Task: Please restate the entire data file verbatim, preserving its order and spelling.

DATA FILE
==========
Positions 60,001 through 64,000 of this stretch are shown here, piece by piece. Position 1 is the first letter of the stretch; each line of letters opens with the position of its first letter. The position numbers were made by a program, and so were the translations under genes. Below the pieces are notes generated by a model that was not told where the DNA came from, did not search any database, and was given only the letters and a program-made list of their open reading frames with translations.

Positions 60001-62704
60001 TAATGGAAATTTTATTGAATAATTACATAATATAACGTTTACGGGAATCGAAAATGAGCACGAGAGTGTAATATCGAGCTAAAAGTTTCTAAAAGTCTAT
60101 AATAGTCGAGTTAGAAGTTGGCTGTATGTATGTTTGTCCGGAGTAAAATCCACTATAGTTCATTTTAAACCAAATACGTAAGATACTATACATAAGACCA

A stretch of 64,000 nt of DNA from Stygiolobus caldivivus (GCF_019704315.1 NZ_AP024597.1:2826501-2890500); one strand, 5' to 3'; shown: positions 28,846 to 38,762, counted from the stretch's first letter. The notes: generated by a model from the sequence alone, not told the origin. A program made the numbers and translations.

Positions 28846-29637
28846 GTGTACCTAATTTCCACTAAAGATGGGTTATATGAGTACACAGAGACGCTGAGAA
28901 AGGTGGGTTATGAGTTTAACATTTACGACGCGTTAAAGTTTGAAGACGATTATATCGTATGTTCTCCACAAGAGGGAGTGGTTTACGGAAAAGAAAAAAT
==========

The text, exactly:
Positions 60,001 through 64,000 of this stretch are shown here, piece by piece. Position 1 is the first letter of the stretch; each line of letters opens with the position of its first letter. The position numbers were made by a program, and so were the translations under genes. Below the pieces are notes generated by a model that was not told where the DNA came from, did not search any database, and was given only the letters and a program-made list of their open reading frames with translations.

Positions 60001-62704
60001 TAATGGAAATTTTATTGAATAATTACATAATATAACGTTTACGGGAATCGAAAATGAGCACGAGAGTGTAATATCGAGCTAAAAGTTTCTAAAAGTCTAT
60101 AATAGTCGAGTTAGAAGTTGGCTGTATGTATGTTTGTCCGGAGTAAAATCCACTATAGTTCATTTTAAACCAAATACGTAAGATACTATACATAAGACCA

A stretch of 64,000 nt of DNA from Stygiolobus caldivivus (GCF_019704315.1 NZ_AP024597.1:2826501-2890500); one strand, 5' to 3'; shown: positions 28,846 to 38,762, counted from the stretch's first letter. The notes: generated by a model from the sequence alone, not told the origin. A program made the numbers and translations.

Positions 28846-29637
28846 GTGTACCTAATTTCCACTAAAGATGGGTTATATGAGTACACAGAGACGCTGAGAA
28901 AGGTGGGTTATGAGTTTAACATTTACGACGCGTTAAAGTTTGAAGACGATTATATCGTATGTTCTCCACAAGAGGGAGTGGTTTACGGAAAAGAAAAAAT